Photo courtesy of Evelyn Goldstein.
Guys she knew as East Dallas Louie and Johnny Tomato used to pick her up from school. Rocky put her into business at age 12 with gum-ball and candy machines. She had several in East Dallas, like at laundromats and Garland Road Thrift Store, and those drivers would take her around to collect her profits and refill them.
The Goldsteins received national attention for a couple of presidential incidents.
Honest Abe helped the FBI with tracing the rifle Lee Harvey Oswald used to assassinate President Kennedy in 1963. The pawnbroker reportedly had ridden in JFK’s motorcade, and he is mentioned in the Warren Commission Report.
In 1981, Rocky Goldstein sold a .22-caliber handgun to Highland Park’s own John Hinckley Jr., who used it in an assassination attempt on President Ronald Reagan.
Every media outlet in the country wanted to interview him about that. The notoriety he received over it was so intense that they moved Rocky’s from Deep Ellum to East Grand about a year later, Evelyn says.
She remembers vividly the time, when she was 7 years old, that the shop on East Grand was held up.
“I was put into a back room,” she says. “That kind of stuff was very common then.”
David Goldstein, who was a staunch Republican his whole life, moved the shop to Garland Road at Peavy around 1990. He turned it into a police supply store, selling uniforms, holsters and vests to cops, while his dad also ran a small pawnshop inside the store.
“Have you ever heard of a pawn shop inside of a police store?” Evelyn says. “You had the police rubbing elbows with the criminals.”
The Garland Road store was safer than the two previous locations, she says. Evelyn started working there when she was about 15, mostly helping with inventory. In high school, her friends always wanted to hang out there, even when they could’ve been at the mall or Wet and Wild.
The magnetism was in her dad’s stories of old Dallas, and he also gave them candy.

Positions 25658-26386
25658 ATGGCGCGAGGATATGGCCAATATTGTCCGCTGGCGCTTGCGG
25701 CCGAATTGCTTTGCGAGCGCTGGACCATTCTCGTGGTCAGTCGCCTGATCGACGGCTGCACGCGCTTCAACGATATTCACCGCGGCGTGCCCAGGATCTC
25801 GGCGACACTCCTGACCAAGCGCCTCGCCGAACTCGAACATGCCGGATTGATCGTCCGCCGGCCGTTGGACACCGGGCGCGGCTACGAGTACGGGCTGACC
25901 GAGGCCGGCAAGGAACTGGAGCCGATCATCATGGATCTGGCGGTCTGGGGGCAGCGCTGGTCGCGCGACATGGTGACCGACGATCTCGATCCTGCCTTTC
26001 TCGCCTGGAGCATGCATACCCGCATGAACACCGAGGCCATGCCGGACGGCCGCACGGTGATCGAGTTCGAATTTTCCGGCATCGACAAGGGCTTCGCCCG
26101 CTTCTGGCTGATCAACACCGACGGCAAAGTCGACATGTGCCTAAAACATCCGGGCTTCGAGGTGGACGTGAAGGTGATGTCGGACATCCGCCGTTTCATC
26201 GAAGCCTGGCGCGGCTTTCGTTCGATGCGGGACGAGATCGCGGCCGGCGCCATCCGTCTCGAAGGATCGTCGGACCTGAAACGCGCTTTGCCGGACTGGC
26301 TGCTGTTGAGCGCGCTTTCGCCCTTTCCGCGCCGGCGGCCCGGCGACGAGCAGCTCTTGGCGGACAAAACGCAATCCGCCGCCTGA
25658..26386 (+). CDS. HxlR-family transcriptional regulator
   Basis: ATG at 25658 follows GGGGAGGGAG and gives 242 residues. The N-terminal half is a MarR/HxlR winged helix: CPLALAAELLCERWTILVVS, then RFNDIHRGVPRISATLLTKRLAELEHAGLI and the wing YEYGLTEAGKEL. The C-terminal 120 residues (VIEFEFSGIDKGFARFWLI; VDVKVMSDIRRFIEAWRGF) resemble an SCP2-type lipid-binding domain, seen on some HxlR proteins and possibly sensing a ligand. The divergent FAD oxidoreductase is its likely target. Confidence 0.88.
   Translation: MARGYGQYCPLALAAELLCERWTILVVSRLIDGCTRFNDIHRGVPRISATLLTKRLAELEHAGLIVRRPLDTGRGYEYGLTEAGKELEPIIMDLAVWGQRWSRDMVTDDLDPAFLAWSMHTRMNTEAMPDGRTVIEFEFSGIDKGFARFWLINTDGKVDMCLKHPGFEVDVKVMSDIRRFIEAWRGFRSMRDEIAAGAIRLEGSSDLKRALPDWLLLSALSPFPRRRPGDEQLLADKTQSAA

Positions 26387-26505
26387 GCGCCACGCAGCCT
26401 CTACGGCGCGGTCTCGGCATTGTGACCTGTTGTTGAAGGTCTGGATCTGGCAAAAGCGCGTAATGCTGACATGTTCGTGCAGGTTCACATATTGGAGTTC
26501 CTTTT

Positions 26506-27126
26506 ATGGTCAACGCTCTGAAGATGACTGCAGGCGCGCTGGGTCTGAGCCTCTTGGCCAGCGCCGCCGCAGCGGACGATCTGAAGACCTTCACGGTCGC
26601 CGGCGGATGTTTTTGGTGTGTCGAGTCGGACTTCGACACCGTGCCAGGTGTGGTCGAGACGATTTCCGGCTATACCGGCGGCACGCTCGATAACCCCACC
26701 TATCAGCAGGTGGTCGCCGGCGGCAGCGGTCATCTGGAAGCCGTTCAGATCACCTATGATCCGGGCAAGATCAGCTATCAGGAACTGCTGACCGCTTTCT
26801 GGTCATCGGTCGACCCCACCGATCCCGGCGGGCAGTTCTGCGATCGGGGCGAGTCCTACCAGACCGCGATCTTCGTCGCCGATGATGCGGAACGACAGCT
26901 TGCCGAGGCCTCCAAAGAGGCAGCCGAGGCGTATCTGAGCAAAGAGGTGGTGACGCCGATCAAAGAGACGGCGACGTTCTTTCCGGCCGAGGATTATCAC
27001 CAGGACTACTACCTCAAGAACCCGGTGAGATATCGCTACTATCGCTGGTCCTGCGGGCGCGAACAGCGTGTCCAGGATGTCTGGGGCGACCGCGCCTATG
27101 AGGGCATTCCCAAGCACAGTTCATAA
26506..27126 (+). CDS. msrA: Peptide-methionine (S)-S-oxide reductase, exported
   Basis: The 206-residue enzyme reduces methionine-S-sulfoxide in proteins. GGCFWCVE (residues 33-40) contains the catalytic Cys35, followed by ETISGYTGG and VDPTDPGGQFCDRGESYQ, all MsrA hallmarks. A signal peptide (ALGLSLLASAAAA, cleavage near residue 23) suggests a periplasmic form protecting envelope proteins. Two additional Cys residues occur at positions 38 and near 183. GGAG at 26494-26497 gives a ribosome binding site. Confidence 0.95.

David Goldstein, who grew up in East Dallas and graduated from Hillcrest High School, practiced painting and music and loved to romance beautiful women. He was married four times, and his final marriage, to Laura Levy, lasted 17 years.
He was known as a Jewish matchmaker and even introduced his exes to friends he thought they would like.
In 1986, he started a club with his three best friends, Bernie Schuster, Larry Strauss and Howie Miles, called the Weiss Guys.
“Every Thursday night, they would go out — women weren’t invited — and they’d have a dinner,” Evelyn says.
The Weiss Guys grew to include about 200 men, and 40 or 50 would often show up to the dinners.
“My little brother was working in a restaurant, and he didn’t want to wait on them,” she says. “Separate checks, Diet Cokes, coffees with cream …”
And cheap. Evelyn’s dad had to take them aside on a couple of occasions for leaving his own kids lousy tips.
About once a year, they’d have a big party at the Stoneleigh and invite the wives, she says. After her dad died in May, they held the last Weiss Guys dinner.
“They invited me and my brother and had us sit at the head of the table,” she says. “Almost all of them came. It was very touching.”
Evelyn still has two cousins who worked at Rocky’s back in the day. But so many of David Goldstein’s close friends and family members have died, she says. It’s a shame nobody wrote that book.